Financial experts say gas tax necessary for long term gains

Dennis Chung and Dr. Chris Stokes
Despite a majority of Jamaicans disapproving of the current tax arrangements on gas, two financial experts are maintaining that the tax should remain in place for more long term benefits.
Development economist and financial commentator Dr. Chris Stokes and financial commentator and chartered accountant Dennis Chung agree that the purpose of the tax is for a greater good and Jamaica should benefit more in the long term.
The latest RJRGLEANER Don Anderson poll revealed that 63 per cent of Jamaicans feel the tax on gas is not necessary.
Eighty-six per cent of the Jamaican population said the government should reduce or lower the gas tax because of the increase in oil prices.
According to Mr. Chung, Jamaica needs the money from the tax, and if it is reduced or eliminated, the money would have to be found elsewhere.
In addition, he says it would reduce demand and create a ripple effect which would put the country in a worse position.
"The fact of the matter is that we don't produce oil, and if you were to reduce that tax and the demand goes up, then it is going to have an impact on the foreign exchange rate," Mr. Chung argued. 
He insisted there are other things that could be done to significantly lessen the impact of the gas tax, however, this can only be achieved if "we're serious about it from a policy perspective".  
In addition to the mark-up at gas stations, there is a special consumption tax (SCT) added to each litre, plus a 10 per cent ad valorem tax. 
Dr. Chris Stokes warns that reducing the gas tax is a short term measure which would only cause hardship later.
However, he is hopeful that if it stays in place, Jamaica should soon see better days, starting with a reduction in the country's debt-to-GDP ratio.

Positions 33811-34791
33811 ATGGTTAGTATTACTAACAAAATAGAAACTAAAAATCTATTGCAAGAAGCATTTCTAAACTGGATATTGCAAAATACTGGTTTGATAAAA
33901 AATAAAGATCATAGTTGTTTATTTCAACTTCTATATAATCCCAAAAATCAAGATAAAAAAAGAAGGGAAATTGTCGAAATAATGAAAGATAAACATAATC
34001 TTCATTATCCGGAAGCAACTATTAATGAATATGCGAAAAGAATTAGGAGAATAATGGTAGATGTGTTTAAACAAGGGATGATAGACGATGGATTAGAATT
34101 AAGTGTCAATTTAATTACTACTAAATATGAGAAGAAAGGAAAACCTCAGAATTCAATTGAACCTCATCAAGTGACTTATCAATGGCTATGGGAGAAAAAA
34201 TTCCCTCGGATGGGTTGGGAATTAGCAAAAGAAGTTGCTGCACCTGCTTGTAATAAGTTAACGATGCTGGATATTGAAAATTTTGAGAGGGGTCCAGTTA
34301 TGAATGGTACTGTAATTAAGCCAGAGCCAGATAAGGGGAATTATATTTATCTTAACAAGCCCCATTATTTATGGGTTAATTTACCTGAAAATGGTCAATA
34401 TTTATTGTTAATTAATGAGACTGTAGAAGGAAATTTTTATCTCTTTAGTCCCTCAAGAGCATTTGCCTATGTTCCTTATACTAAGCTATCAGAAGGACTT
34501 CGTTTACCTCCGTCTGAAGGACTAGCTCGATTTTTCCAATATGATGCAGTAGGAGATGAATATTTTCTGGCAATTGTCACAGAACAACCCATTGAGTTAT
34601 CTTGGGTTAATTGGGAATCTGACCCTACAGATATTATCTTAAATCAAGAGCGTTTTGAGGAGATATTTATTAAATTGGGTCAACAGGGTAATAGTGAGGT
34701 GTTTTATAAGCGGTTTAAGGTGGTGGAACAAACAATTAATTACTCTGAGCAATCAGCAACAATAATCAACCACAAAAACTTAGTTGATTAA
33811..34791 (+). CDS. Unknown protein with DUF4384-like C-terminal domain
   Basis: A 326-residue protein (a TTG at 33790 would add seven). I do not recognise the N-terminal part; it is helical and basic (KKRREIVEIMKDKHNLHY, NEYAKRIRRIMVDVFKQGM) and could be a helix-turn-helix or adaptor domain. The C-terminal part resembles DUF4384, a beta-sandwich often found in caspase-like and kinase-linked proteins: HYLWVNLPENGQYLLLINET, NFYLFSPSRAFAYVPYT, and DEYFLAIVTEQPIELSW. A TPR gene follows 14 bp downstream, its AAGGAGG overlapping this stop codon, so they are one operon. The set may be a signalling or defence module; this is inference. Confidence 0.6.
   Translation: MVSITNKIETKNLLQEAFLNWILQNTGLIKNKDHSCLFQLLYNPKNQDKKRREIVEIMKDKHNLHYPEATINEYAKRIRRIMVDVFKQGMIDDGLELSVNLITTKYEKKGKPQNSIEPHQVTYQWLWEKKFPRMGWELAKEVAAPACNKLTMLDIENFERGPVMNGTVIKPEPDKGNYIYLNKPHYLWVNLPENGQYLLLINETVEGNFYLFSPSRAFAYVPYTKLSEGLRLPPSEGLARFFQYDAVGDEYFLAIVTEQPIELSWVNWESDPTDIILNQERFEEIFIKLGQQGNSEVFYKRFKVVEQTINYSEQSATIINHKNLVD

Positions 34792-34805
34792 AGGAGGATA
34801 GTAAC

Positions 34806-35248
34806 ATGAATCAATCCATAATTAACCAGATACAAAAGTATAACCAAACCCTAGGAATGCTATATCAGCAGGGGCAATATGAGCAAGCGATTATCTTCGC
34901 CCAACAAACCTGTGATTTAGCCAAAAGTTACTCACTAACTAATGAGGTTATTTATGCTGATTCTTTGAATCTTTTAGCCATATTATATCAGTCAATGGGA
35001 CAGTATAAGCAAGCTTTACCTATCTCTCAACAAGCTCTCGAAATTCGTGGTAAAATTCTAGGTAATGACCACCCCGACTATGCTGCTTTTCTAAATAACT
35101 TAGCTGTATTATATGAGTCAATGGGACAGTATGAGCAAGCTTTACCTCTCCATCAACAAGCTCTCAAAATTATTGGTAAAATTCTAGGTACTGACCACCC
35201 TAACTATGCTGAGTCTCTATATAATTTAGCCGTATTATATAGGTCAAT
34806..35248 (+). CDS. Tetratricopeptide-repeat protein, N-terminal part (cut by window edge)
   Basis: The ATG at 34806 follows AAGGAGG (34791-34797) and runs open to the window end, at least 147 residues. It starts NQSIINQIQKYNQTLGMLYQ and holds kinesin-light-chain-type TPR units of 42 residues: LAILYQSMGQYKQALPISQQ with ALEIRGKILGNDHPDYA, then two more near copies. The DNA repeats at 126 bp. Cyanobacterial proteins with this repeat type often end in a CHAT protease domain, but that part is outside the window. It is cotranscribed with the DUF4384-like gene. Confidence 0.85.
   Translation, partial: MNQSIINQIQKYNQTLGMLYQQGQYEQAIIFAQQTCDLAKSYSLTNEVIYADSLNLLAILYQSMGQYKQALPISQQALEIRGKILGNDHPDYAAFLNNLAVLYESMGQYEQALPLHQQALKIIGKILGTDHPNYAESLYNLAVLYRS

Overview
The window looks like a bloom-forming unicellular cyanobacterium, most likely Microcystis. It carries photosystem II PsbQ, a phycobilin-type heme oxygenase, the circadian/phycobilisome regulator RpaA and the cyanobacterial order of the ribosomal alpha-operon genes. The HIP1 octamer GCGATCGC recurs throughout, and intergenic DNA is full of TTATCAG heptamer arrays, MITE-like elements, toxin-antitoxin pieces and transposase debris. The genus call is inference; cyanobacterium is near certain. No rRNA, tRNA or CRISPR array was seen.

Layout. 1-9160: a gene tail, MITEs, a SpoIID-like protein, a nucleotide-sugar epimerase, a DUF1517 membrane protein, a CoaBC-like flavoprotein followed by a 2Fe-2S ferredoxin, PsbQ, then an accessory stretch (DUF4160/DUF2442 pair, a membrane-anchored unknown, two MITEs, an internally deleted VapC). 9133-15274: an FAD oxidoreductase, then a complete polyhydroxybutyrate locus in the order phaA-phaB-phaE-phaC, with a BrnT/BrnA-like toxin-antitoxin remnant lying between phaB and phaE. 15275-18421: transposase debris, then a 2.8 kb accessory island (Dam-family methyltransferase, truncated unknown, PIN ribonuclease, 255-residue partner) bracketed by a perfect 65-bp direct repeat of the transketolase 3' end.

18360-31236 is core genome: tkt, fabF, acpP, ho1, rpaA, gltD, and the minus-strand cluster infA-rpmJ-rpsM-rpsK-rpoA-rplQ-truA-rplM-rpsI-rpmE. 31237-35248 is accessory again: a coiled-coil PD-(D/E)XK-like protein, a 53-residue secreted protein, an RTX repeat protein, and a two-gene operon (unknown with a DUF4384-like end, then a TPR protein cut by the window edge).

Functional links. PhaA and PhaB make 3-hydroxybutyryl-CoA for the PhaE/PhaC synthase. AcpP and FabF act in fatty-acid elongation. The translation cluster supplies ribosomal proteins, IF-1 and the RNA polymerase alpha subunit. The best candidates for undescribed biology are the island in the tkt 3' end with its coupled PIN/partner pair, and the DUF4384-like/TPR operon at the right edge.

"I would love to see 45/50; I’d settle for 60 [percentage points]. But to the extent that we keep compromising our ability to raise taxes and to bring down that debt and stay disciplined, we are just kicking the cans down the road in terms of national suffering, lack of fiscal space, lack of ability to invest in roads and then the renewable energies that we're talking about, and my favourite, education," he argued.
Still, he suggested that with the prices of crude oil declining globally, there could be "some relief week to week, month to month going forward".
'Recipe for disaster'
Mr. Chung maintains that the call made by the Jamaica Public Service Company for the suspension of the tariff on fuel is a recipe for disaster.
He argued that the country is ignoring the discussion on alternative solutions.
"I understand the immediate impact of a reduction, but it’s like increasing salaries when productivity is low; eventually inflation overtakes you, and that's the challenge that we have to face."
Instead, he questioned why there is no push for a "proper public transportation system" or "using more renewable energy and cutting back on the expensive production that JPS does with heavy fuel oil" - issues he said were more beneficial to a permanent reduction in costs for the general public. 
"The gas tax, you might reduce it, but then when the foreign exchange rate moves, you might still be paying the same amount of tax at a reduced rate because of the exchange rate movement," he reiterated.
Mr. Chung and Dr. Stokes were speaking on Radio Jamaica's Beyond the Headlines on Thursday.

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